Rob Swystun, Pristine Advisers
Corporations and shareholders that measure success by parameters other than just profit?
What madness is this?
Socially responsible corporations have been around for a while, of course, but now they’re starting to sneak from the fringes of the business world into the mainstream thanks to changing regulations and attitudes.
Plenty of states, including corporation-friendly Deleware, have legalized benefit corporation status. This requires companies that want the status to consider not just their impact on shareholders, but their impact on the general environment, workers and the community. Maybe the most important aspect of benefit corporate status, as outlined by Co.Exist senior editor Ariel Schwartz writing for FastCompany, is that it prevents shareholders from suing companies for failing to maximize profits.
When Deleware’s law became active on August 1 last year, Plum Organics, makers of organic baby food, jumped on board, becoming one of the first companies to adopt the status. Hundreds of private companies are already benefit corporations, but now that Plum Organics has been acquired by Campbell’s Soup, that makes it the first one under a public company umbrella.
Now, the question is, how long will it take for a public company to adopt the status?
The answer: 23 years, five months and four days.
No, wait! The truth is we don’t know exactly how long it’ll take, but now that Deleware, the state where over half of all corporations in the US are incorporated (it’s on the Welcome the Deleware sign) has legalized the status, a public company adopting it seems like an eventuality.
“We begin the process of socializing this concept among the large institutional investors, pension funds, insurers, and regulators that ultimately drive the public capital markets,” says Jay Coen Gilbert, cofounder of non-profit agency B Lab. “It’s going to take more than a minute to get from ‘Never heard of it’ to ‘Heard of it, sounds scary’ to ‘Oh wow, that could potentially be interesting.’”
B Lab hands out its own non-legally binding certification to companies that meet a set of corporate social responsibility standards laid out by the nonprofit agency. So far, over 900 companies have adopted the B Corporation certification and it may just be one of those B Corporations that is the first public company to get Benefit Corporation status, as many Benefit Corporations also happen to be certified as B Corporations. Some B Corporations have even gone public. But none of the public ones has adopted the legally binding status of Benefit Corporation, at least not yet.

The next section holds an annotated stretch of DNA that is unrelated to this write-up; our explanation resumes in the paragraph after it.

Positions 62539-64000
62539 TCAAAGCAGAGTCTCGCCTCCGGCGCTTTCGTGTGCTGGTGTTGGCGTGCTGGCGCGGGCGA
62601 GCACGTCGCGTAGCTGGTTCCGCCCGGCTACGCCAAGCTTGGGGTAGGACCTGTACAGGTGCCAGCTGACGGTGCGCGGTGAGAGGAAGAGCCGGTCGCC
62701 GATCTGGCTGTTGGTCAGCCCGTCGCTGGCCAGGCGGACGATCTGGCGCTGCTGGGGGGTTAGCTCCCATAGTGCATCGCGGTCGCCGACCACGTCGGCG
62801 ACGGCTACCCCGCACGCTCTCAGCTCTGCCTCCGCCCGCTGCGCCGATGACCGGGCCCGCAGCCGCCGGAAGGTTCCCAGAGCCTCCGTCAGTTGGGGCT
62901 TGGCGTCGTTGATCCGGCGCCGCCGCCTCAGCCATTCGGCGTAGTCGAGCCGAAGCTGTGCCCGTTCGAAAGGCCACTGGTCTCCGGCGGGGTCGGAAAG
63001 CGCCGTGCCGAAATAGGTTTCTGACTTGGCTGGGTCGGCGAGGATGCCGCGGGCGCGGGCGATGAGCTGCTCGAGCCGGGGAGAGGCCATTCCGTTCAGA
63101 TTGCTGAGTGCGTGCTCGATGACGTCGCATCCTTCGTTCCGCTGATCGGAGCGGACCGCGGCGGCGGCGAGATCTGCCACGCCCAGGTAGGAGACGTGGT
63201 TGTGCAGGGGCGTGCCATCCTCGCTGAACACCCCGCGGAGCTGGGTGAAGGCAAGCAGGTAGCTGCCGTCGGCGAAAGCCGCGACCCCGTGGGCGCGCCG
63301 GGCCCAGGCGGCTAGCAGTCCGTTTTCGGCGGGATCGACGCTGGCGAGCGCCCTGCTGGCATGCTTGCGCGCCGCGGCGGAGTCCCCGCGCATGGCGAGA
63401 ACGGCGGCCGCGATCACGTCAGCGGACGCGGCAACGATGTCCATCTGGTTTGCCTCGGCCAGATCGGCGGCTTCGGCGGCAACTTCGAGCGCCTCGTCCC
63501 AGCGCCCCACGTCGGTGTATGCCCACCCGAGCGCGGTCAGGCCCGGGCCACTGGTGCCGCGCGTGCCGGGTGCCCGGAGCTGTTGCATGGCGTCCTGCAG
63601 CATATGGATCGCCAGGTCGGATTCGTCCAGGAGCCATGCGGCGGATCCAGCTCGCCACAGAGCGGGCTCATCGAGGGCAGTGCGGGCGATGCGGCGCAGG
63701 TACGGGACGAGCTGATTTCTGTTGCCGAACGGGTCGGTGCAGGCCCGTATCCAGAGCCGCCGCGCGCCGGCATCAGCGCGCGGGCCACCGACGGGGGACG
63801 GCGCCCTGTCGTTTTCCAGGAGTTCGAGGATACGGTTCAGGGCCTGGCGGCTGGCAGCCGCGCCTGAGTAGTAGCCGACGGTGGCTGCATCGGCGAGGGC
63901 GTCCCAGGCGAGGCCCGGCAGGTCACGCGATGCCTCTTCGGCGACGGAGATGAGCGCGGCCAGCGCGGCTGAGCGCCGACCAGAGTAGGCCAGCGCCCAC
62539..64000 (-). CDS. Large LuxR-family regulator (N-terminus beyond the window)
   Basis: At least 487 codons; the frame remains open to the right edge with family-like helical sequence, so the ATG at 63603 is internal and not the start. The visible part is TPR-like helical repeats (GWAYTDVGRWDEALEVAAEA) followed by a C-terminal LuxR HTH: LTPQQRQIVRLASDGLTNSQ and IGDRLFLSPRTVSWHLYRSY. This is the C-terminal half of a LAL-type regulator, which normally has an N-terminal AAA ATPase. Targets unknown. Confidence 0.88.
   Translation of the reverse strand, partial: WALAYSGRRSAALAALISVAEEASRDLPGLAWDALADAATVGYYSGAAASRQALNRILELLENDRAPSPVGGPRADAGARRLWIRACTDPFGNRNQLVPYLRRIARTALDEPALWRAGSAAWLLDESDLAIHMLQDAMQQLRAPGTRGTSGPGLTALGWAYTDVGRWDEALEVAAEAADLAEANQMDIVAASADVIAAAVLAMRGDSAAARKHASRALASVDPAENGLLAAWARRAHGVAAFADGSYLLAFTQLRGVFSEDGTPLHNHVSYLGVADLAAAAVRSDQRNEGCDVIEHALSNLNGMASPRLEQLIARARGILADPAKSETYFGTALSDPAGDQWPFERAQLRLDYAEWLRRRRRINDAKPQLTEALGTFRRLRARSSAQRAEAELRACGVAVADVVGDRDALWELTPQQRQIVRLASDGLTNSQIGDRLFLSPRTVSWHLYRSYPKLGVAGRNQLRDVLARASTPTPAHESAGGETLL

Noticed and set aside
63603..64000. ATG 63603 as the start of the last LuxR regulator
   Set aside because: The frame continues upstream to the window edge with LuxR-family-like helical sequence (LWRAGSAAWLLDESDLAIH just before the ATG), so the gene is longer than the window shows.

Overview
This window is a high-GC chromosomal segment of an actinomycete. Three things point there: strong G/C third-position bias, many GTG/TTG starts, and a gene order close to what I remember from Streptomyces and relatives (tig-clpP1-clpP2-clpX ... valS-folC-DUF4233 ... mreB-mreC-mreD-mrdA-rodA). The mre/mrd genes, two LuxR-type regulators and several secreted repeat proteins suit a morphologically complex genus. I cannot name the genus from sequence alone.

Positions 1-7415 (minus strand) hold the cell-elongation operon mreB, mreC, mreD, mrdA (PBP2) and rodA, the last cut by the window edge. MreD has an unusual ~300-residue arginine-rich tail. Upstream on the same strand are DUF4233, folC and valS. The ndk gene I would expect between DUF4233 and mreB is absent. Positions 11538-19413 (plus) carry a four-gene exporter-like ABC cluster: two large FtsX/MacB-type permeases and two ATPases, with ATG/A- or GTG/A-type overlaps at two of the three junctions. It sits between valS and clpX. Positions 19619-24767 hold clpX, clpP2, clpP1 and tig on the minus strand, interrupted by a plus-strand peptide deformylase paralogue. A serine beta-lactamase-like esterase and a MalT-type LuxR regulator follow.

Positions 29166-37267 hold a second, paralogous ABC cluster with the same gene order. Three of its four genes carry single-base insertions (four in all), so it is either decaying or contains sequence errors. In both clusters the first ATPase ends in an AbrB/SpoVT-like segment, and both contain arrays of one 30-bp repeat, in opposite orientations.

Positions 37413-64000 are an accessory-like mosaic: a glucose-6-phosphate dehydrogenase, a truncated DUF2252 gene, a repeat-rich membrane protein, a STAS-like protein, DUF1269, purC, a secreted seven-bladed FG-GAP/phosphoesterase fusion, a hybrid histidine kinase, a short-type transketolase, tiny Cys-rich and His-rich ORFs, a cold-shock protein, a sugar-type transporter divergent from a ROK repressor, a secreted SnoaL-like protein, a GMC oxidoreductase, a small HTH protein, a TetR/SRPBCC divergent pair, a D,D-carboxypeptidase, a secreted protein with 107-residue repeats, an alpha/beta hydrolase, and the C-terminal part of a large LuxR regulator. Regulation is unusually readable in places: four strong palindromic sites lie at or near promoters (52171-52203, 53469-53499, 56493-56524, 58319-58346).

“I think that will happen, but I don’t think that will happen in the next 12 months. That’s a longer term process that I think will likely be preceded by successful IPOs, more M&A activity, and work on supply chain,” says Gilbert.
Obviously it goes well beyond that, though. In order for a public company to adopt Benefit Corporation status, the shareholders in that company are going to have to have an entire shift in attitude and expectation for it to work. Shareholders will have to accept that what they’re investing in isn’t just a matter of monetary profit, but profit that goes beyond money, making not only shareholders richer, but everyone associated with and impacted by a company richer in ways other than fattening a bank account.
Corporations already largely have human status, but if a public company is to adopt Benefit Corporation status, shareholders will have to embrace corporations that actually act humanely.